## Markov Chains

The probability model for a sequence of trials in which the probability of ending any trial in a state depends on the outcome of the preceding trial is called a Markov chain. Formally:

A Markov chain is a random process where the random variables are integer valued. For a simple two state process the transition probabilities defining the process are given by    The transition probabilities may be written in matrix form: is called the transition matrix. In this matrix the row indicate the current state and the columns indicate the next state Over any period of time any realization of a Markov chain will exhibit a number of 0s and 1s. In the long term the proportion of 0s and 1s will be and respectively. If and the chain is said to be stationary since Notice the transition matrix acts on row vectors.

Examples

A famous Markov chain is the drunk's walk, a random walk on the number line where, at each step, the position may change by +1 or −1 with equal probability. From any position there are two possible transitions, to the next or previous integer. The transition probabilities depend only on the current position, not on the way the position was reached. For example, the transition probabilities from 5 to 4 and 5 to 6 are both 0.5, and all other transition probabilities from 5 are 0. These probabilities are independent of whether the system was previously in 4 or 6.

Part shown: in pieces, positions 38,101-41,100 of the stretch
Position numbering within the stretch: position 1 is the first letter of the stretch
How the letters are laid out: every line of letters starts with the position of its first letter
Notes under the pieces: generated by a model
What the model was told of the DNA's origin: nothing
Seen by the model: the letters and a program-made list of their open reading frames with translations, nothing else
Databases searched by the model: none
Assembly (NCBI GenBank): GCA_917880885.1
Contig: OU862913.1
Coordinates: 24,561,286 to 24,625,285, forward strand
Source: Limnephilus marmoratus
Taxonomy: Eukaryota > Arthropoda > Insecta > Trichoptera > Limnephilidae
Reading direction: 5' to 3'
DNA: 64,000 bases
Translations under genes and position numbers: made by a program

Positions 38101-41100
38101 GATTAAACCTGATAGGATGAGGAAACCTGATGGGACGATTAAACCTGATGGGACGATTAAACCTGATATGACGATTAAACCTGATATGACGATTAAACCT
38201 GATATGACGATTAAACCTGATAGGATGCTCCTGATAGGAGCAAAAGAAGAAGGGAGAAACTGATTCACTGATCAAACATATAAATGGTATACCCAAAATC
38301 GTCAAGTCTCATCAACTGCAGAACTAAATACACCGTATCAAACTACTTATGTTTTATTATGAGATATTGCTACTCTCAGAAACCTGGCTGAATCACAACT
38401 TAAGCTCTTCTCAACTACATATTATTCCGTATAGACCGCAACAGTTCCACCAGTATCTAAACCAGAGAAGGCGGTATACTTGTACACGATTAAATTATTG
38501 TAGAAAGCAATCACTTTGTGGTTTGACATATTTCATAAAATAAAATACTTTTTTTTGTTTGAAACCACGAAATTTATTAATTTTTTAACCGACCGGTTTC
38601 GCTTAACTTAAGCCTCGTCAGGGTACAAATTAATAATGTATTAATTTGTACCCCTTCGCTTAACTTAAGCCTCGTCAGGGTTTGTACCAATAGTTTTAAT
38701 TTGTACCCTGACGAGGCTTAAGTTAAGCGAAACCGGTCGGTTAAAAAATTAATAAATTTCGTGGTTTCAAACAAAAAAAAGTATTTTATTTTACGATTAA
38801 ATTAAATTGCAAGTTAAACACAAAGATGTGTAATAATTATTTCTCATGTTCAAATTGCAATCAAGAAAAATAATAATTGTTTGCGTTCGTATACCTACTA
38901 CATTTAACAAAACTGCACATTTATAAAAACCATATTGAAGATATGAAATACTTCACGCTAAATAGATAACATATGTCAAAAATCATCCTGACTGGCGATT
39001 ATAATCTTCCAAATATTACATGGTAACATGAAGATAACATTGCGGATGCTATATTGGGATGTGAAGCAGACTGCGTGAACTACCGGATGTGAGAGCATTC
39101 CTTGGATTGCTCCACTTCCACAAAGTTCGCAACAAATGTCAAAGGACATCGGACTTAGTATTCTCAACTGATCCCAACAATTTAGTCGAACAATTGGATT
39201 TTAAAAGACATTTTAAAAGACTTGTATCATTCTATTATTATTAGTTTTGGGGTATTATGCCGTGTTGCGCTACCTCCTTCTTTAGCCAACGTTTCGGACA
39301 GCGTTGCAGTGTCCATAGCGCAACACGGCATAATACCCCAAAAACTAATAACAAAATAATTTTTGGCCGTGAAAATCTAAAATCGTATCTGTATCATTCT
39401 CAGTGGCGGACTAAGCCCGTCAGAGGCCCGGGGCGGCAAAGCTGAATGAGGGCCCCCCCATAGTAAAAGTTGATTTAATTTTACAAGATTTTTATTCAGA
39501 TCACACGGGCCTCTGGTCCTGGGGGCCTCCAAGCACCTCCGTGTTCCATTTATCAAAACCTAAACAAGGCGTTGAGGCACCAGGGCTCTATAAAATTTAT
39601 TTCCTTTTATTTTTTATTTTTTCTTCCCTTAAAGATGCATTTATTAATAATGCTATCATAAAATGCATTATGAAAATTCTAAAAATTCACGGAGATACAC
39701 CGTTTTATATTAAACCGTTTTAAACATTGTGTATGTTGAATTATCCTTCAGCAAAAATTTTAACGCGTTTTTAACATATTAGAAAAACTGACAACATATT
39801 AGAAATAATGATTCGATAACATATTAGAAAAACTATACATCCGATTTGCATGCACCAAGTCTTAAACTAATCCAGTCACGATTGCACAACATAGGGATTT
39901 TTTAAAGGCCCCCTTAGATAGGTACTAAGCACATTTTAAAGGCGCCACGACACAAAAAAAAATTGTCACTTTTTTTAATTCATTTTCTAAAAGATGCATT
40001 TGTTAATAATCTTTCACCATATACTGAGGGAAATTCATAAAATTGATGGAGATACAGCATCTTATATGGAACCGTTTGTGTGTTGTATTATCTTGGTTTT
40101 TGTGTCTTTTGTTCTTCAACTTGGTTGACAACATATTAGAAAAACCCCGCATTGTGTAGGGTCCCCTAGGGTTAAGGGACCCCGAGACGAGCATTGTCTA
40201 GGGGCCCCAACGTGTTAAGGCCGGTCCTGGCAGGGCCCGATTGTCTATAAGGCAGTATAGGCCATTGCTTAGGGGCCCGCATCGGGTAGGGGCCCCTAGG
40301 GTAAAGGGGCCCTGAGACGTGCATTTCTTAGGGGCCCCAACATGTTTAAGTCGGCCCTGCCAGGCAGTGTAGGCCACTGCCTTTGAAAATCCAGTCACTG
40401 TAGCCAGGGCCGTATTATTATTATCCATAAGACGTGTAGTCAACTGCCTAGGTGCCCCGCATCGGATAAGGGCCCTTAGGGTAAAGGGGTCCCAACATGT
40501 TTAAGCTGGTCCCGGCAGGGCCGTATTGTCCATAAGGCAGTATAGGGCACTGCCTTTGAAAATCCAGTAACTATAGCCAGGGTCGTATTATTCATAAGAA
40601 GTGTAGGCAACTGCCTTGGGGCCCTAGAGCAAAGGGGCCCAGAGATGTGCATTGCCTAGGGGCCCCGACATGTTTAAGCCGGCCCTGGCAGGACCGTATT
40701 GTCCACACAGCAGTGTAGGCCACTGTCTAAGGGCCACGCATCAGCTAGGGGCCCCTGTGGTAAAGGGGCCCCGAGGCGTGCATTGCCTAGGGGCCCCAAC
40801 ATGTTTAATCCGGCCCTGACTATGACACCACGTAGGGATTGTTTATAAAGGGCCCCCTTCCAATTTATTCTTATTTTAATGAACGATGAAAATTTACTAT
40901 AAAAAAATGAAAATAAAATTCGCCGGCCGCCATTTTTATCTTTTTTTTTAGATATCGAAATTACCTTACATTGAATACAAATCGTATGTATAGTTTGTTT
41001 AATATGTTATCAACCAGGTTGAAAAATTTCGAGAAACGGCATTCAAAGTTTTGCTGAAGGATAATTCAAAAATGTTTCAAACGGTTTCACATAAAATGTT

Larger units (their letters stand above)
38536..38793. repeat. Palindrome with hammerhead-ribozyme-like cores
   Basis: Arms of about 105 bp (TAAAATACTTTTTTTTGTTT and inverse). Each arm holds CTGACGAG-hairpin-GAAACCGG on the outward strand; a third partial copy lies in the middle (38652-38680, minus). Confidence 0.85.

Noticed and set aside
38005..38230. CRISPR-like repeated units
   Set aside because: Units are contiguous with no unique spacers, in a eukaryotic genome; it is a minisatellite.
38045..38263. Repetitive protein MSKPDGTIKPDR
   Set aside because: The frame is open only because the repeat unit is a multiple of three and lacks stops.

Another example is the dietary habits of a creature who eats only grapes, cheese or lettuce, and whose dietary habits conform to the following rules: it eats exactly once a day. If it ate cheese yesterday, it will not today, and it will eat lettuce or grapes with equal probability. If it ate grapes yesterday, it will eat grapes today with probability 1/10, cheese with probability and lettuce with probability finally, if it ate lettuce yesterday, it won't eat lettuce again today but will eat grapes with probability or cheese with probability This creature's eating habits can be modeled with a Markov chain since its choice depends on what it ate yesterday, not additionally on what it ate 2 or 3 (or 4, etc.) days ago. One statistical property one could calculate is the expected percentage of the time the creature will eat grapes over a long period.